Every few weeks, we’ll be posting tips straight from the Professional Development Program’s Artist’s Tools Handbook, a 200+ page resource we give to Core Workshop attendeeswritten by PDP Core Leaders Jackie Battenfield and Aaron Landsman. The book covers everything from writing to budgeting, websites to fundraising, elevator pitches to work samples. Similarly, each post will be packed with practical ideas to make your life run more smoothly, leaving you even more time for your creative practice. Learn more about our PDP workshops and webinars here.

Getting Started: Almost all of your fundraising will be done through partnerships: with venues and presenters, advisory boards, and directly with funders and donors. Creative Capital advocates thorough and clear communications about money betwen funders, venues and artists. The better you articulate what you want, what you do and how much it costs, the better off the entire field will be. Thinking of your funders and donors as partners will help you find more opportunities and will make you easier to work with. You will be ready when a venue says, “We found a commission to apply for your project. We need 250 words and a few images. TODAY!” Conversely, if you find a funding source your partners haven’t reached out to yet, you’ll know how to help them through the necessary steps to bring more funding to your project. Partners will want to work with you again and again because you help them help you.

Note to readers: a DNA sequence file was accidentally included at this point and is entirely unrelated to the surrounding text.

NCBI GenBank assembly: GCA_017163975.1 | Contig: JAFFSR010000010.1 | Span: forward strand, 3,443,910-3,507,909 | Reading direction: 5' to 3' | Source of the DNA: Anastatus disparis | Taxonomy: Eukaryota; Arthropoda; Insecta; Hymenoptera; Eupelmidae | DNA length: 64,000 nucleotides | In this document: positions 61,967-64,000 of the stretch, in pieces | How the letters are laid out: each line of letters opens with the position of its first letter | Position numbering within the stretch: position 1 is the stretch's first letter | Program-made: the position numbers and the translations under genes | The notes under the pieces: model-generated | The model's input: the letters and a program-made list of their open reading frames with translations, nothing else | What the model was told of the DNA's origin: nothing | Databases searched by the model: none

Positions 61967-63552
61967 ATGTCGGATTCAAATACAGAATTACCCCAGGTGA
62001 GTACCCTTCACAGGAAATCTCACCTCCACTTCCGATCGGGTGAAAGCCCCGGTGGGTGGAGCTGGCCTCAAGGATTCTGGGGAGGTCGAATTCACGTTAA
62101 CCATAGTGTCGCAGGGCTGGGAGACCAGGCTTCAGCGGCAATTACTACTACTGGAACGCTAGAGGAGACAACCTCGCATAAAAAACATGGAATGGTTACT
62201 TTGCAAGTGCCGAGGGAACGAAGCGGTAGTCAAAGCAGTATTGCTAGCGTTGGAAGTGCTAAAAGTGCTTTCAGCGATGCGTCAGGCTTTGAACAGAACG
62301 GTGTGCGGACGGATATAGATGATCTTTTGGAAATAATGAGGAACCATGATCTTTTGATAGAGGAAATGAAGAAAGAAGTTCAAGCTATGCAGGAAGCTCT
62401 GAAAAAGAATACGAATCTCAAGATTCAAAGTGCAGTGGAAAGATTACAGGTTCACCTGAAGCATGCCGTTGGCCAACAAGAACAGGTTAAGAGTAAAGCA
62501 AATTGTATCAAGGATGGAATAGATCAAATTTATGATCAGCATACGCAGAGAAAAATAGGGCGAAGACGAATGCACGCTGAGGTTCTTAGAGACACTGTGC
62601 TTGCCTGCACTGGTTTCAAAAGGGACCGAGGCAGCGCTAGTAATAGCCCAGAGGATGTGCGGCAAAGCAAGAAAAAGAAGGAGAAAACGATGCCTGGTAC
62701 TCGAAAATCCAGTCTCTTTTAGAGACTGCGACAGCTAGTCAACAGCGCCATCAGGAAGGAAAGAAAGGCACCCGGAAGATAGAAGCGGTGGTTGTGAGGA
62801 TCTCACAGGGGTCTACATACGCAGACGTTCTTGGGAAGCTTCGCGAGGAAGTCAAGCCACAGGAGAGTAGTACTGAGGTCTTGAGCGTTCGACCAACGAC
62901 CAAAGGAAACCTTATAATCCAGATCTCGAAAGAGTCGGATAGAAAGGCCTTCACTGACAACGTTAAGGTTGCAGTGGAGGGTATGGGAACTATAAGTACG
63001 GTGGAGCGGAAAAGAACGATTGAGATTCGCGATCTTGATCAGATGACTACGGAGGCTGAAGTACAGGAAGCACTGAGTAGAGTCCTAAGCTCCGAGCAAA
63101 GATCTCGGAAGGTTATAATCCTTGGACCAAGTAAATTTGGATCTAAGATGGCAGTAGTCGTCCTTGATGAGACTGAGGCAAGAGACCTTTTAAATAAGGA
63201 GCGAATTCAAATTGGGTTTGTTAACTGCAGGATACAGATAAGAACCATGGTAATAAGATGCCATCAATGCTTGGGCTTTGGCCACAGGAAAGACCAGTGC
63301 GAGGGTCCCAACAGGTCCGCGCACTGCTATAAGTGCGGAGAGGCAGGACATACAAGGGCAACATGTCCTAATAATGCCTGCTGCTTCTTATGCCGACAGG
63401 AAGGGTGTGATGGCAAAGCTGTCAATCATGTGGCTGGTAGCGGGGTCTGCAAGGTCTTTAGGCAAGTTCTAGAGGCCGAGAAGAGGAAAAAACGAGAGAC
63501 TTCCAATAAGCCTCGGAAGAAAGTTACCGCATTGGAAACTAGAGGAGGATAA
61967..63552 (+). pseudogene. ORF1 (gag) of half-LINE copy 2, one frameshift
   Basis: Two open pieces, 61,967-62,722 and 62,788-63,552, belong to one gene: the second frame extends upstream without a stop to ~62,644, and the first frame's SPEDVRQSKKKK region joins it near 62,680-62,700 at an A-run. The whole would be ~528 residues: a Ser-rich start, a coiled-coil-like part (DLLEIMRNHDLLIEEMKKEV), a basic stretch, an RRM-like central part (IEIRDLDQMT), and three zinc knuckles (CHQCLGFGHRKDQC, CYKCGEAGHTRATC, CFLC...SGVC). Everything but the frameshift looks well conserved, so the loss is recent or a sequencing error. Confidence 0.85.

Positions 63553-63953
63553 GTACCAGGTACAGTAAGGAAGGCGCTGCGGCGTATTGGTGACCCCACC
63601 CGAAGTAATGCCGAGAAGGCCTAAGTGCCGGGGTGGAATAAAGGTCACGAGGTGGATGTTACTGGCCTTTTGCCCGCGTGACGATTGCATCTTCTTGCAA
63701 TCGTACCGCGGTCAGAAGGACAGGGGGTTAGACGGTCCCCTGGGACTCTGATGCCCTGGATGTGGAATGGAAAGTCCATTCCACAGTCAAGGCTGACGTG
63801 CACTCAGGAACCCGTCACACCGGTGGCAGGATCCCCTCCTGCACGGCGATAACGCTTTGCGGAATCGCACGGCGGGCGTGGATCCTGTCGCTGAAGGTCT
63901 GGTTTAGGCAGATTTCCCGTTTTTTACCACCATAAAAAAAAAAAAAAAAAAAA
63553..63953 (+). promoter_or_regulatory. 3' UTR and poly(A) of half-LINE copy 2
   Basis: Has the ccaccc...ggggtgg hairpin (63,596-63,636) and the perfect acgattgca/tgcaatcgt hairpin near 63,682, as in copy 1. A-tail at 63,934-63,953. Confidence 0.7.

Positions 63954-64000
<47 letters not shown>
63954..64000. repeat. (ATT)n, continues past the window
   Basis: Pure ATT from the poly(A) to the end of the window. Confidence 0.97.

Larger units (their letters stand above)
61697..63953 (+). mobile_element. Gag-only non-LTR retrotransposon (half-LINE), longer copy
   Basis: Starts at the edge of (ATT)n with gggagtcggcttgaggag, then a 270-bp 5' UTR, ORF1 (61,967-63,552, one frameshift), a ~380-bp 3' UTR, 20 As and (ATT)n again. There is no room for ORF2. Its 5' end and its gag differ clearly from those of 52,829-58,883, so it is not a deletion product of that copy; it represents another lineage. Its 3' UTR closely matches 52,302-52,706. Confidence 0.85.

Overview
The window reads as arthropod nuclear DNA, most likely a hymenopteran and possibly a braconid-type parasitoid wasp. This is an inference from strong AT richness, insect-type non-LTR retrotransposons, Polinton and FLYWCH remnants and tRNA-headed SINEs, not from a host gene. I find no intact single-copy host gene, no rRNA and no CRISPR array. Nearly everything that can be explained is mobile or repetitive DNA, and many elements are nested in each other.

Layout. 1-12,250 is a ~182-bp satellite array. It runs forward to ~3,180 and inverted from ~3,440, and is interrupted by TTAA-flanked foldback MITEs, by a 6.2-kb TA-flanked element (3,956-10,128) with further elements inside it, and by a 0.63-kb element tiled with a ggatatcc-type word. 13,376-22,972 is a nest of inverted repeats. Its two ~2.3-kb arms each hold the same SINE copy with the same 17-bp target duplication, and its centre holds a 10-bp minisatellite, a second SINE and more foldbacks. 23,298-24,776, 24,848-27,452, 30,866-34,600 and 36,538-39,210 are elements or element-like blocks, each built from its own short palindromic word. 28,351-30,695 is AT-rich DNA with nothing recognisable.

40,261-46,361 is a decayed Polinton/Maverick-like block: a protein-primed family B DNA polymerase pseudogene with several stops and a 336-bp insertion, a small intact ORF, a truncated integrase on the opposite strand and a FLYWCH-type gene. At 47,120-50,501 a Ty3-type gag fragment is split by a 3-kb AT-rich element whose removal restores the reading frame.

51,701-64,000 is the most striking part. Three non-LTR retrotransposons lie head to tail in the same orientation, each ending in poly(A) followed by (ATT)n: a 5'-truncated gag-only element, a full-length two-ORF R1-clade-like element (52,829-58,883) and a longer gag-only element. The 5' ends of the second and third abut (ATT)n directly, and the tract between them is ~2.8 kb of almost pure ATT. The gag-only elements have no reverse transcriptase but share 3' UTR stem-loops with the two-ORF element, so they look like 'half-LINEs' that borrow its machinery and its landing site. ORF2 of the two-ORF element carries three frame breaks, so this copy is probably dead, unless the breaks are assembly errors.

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A Page From Our Handbook: Your PR Timeline

The online promo page for Rodney Evans’ Creative Capital project, “The Happy Sad,” which premieres this week in New York and Los Angeles.

Every few weeks, we’ll be posting tips straight from the Professional Development Program’s Artist’s Tools Handbook—a 200+ page resource we give to Core Workshop attendeeswritten by PDP Core Leaders Jackie Battenfield and Aaron Landsman. The book covers everything from writing to budgeting, websites to fundraising, elevator pitches to work samples. Similarly, each post will be packed with practical ideas to make your life run more smoothly, leaving you even more time for your creative practice. Learn more about our PDP workshops here.